April 24, 2016 Revelation 21: 1-6
[John Lennon's Imagine...]
What if we were to co-create with God, heaven here on earth? This is what John Lennon is inviting us to do in his song “Imagine.” It’s what another John, two millenniums ago, is imagining in the end of the Book of Revelation. It’s a letter addressed to seven Christian communities in seven cities in Asia Minor. They include an evaluation of each community, threats and encouragement, and a promise, which we find in chapter 21:1-6. It’s probably the most well know passage from Revelation. Please open your bulletins and read it with me.
Then I saw a new heaven and a new earth; for the first heaven and the first earth had passed away, and the sea was no more. And I saw the holy city, the new Jerusalem, coming down out of heaven from God, prepared as a bride adorned for her husband. And I heard a loud voice from the throne saying,
‘See, the home of God is among mortals.
He will dwell with them;
they will be his peoples,
and God himself will be with them;
he will wipe every tear from their eyes.
Death will be no more;
mourning and crying and pain will be no more,
for the first things have passed away.’
And the one who was seated on the throne said, ‘See, I am making all things new.’ Also he said, ‘Write this, for these words are trustworthy and true.’ Then he said to me, ‘It is done! I am the Alpha and the Omega, the beginning and the end. To the thirsty I will give water as a gift from the spring of the water of life.
What beautiful imagery! Progressive ministers (and congregations) tend to ignore Revelation, or even dismiss it. How many of you have read it? (show of hands) I wasn’t exactly versed in this final book of the bible, so I had some homework to do. And it proved to be revealing. (pardon the pun)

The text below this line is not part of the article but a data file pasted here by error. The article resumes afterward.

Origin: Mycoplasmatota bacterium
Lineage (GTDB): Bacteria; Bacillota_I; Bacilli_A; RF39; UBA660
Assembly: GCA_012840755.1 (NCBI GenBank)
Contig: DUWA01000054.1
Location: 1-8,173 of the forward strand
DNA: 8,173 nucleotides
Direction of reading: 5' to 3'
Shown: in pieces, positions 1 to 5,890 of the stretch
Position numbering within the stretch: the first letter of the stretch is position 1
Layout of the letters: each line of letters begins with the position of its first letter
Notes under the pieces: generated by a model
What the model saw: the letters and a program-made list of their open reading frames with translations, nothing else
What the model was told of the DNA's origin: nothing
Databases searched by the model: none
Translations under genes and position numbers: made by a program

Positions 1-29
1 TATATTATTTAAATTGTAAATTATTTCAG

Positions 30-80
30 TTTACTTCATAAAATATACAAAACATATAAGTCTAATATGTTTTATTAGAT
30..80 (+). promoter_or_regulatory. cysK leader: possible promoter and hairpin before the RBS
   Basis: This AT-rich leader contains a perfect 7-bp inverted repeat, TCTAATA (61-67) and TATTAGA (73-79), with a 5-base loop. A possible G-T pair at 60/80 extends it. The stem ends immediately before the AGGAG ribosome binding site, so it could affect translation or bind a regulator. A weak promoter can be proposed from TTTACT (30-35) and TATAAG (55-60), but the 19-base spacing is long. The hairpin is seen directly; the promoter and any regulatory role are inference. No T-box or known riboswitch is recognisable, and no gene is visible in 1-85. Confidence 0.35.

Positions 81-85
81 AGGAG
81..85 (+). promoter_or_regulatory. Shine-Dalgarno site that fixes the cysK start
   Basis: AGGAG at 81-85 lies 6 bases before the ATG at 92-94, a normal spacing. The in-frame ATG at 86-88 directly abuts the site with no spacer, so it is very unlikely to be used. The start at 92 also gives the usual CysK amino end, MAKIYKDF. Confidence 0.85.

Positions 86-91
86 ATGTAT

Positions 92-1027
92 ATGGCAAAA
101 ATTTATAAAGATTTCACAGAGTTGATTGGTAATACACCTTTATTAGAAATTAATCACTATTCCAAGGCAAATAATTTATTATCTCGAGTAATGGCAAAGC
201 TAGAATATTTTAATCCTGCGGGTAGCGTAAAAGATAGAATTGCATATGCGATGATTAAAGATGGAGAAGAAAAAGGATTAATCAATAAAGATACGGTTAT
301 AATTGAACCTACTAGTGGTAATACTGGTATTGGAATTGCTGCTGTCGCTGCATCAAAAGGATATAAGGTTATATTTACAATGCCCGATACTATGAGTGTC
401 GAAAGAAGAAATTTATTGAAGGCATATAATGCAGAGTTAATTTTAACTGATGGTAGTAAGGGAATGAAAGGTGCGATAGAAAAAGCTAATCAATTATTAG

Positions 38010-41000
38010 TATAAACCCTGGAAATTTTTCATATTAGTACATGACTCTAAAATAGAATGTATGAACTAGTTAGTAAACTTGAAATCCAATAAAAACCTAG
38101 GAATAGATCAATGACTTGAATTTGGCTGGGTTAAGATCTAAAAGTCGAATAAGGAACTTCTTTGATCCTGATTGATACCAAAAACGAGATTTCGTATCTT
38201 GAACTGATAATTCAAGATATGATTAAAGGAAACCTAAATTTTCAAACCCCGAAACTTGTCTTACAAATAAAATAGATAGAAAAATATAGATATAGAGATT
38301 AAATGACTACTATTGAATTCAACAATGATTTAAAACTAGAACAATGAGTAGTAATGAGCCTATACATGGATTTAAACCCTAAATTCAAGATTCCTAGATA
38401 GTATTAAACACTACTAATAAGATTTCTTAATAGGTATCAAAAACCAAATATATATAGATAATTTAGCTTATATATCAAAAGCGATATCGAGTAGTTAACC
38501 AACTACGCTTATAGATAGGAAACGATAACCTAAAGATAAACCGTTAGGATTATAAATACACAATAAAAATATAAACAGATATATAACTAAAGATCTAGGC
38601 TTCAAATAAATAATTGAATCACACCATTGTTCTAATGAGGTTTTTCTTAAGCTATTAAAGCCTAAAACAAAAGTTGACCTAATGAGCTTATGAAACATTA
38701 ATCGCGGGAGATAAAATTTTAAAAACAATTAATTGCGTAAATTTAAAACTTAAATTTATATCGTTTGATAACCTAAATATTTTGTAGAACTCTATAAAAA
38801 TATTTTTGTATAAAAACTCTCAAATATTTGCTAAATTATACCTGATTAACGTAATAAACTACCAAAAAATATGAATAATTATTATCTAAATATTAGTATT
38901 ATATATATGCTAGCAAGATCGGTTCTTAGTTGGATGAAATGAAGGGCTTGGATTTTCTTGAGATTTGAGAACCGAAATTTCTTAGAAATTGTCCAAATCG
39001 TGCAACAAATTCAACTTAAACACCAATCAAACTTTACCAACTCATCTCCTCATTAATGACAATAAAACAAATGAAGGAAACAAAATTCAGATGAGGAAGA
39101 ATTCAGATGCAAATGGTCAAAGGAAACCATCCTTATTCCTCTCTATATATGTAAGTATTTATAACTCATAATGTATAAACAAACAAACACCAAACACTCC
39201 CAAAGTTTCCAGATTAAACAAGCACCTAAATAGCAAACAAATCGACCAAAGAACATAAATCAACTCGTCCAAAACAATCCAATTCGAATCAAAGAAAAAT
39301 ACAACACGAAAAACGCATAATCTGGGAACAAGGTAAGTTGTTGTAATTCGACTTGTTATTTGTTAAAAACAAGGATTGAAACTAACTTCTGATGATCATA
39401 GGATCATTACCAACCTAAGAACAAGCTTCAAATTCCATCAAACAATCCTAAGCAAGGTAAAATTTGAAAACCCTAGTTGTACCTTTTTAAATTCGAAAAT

I learned that I wasn’t the only one ignoring it. Revelation has been controversial from Christian antiquity to present times. It almost failed to make it into the bible. Even leaders of the Protestant Reformation in the 16th century had their doubts about it. Martin Luther included it in the New Testament, but gave it a secondary stature. He wished it would be thrown into the Elbe River. Zwingli denied it’s scriptural status, and Calvin largely ignored it. Sooo, I wasn’t alone.
Revelation was written late in the first century by a man named John living on the island of Patmos off the coast of Asia Minor. If he were writing it today, bloggers would be sending rumors out across cyber space about what he was smoking or ingesting at the time.
But this was the end of the first century. This kind of apocalyptic literature flourished in Judaism from about 200 BCE to 100 CE. As many as 65% of the verses in Revelation echo or allude to passages from the Hebrew Bible. John was probably a Jewish Christian and well versed in his scripture.
In the parts we didn’t read today, John describes a series of visions depicting a battle between good and evil. The present age, his or ours, depending on who you talk to, is seen to be under the rule of evil powers who are overthrown and destroyed by God, ushering in an age of blessedness for the faithful with the second coming of Christ.
It is filled with luxuriant imagery, fabulous beasts, and symbolic numbers. This is not a book that can be read literally, or, without knowledge of the culture and times in which it was written. Even then it’s confusing and controversial. John states, more than once, this was all to take place during their life time. Try to tell that to a millennialist today, anxiously awaiting the apocalypse and second coming of Christ.
But in this passage we are given this beautiful imagery. The bible begins with paradise depicted as a beautiful garden where Adam and Eve frolic in peace with God. It ends with John giving us a glimpse of a new paradise, one yet to come. But wait a minute - no fluffy clouds, or angels with harps - no quiet solitude - no garden?